The British International Amateur Film Festival (BIAFF) is particularly valuable as written feedback is provided for all entrants. It is especially pleasing for me to receive this recognition as I was a regular participant in this festival throughout the eighties and early nineties, and won the trophy for the Best Video of the festival with For Grandma in 1985.
We have won another two prestigious awards in international competition. Amiri & Aroha has an Award of Merit in two categories in the Accolade Competition, for Short Film and for Concept.
According to the Competition organizers, “Awards go to those filmmakers, television producers, videographers and new media creators who produce fresh, standout productions. It is a showcase for cinematic gems and unique voices. The Accolade recognizes producers, established and emerging, who demonstrate exceptional achievement in craft and creativity. Undiscovered and first-time producers are often recognized.
“It’s a given that filmmakers want to gain as many viewers as possible. The Accolade is an award well known to buyers and distributors. Winning an Accolade gives buyers and distributors the confidence that your production is of high quality. The Accolade is an award recognized for its rigorous evaluation process.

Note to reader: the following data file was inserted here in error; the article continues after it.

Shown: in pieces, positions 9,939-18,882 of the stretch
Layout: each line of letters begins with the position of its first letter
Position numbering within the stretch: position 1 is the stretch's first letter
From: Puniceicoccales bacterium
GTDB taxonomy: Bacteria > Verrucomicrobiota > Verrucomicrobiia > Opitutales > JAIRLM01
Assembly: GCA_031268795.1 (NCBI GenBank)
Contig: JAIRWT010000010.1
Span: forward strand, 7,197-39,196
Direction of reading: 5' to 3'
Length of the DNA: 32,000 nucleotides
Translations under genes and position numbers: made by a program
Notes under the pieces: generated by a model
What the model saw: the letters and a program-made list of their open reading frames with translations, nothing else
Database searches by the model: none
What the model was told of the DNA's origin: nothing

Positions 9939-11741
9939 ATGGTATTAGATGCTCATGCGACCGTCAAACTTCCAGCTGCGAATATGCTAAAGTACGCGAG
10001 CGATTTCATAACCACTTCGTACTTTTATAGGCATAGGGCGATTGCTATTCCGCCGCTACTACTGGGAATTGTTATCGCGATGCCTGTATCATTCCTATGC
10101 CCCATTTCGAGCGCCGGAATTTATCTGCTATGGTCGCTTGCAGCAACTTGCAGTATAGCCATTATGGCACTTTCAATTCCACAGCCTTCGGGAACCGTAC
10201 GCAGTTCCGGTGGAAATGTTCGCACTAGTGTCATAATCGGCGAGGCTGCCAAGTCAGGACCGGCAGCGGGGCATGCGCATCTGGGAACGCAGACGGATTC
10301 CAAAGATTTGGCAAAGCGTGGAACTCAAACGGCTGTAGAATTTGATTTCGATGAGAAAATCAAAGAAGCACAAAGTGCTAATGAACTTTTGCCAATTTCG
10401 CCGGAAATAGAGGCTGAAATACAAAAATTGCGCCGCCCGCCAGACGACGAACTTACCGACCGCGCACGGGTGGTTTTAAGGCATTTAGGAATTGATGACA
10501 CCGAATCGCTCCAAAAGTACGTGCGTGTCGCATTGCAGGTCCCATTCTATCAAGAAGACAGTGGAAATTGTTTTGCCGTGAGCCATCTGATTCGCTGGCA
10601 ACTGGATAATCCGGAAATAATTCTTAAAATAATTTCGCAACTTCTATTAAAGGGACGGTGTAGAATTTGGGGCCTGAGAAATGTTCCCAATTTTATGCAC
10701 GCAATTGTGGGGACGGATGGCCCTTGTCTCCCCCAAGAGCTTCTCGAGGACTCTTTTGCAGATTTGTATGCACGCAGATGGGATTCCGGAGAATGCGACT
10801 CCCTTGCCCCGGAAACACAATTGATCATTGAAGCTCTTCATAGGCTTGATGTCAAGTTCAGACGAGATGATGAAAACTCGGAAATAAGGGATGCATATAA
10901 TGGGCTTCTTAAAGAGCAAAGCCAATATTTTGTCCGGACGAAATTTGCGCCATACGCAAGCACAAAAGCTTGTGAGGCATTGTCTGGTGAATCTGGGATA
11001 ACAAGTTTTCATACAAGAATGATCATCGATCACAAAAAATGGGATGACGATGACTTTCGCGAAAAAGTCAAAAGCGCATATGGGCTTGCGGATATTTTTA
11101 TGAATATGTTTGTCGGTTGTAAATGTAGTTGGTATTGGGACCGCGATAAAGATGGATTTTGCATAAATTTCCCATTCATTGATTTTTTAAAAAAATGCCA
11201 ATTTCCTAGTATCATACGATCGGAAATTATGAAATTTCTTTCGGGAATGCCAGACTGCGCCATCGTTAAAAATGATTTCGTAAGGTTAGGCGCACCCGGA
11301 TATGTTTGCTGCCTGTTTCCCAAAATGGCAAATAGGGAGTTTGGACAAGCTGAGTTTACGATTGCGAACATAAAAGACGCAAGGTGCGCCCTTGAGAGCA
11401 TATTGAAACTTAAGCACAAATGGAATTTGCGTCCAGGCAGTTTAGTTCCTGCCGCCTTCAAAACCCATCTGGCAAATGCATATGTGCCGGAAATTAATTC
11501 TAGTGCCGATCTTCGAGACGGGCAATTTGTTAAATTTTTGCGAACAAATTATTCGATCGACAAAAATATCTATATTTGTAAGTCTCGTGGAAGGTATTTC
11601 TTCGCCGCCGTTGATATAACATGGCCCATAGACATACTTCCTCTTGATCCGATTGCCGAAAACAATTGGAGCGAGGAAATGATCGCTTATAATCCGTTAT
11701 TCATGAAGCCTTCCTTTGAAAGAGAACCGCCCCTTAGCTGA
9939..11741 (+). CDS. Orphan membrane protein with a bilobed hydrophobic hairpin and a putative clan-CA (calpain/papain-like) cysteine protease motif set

“This competition is designed to help winners achieve the recognition and viewers they deserve. Accolade staffers frequently share distribution ideas and industry contacts that help promote the careers of the winning filmmakers. The Accolade helps generate publicity and buzz. The Accolade has a strong online presence and shines the spotlight on top winners at The Accolade website and via press releases to a list of over 25,000 industry professionals.”
We have won an Award of Merit award in the prestigious Best Shorts Competition for Amiri & Aroha.
The Best Shorts is an awards competition that recognizes the achievements of short filmmakers worldwide. This is a fantastic result for us, bringing the film to a much wider audience and providing exposure in the key Hollywood market. The Best Shorts competition team are really dedicated to promoting the film careers of their award winners.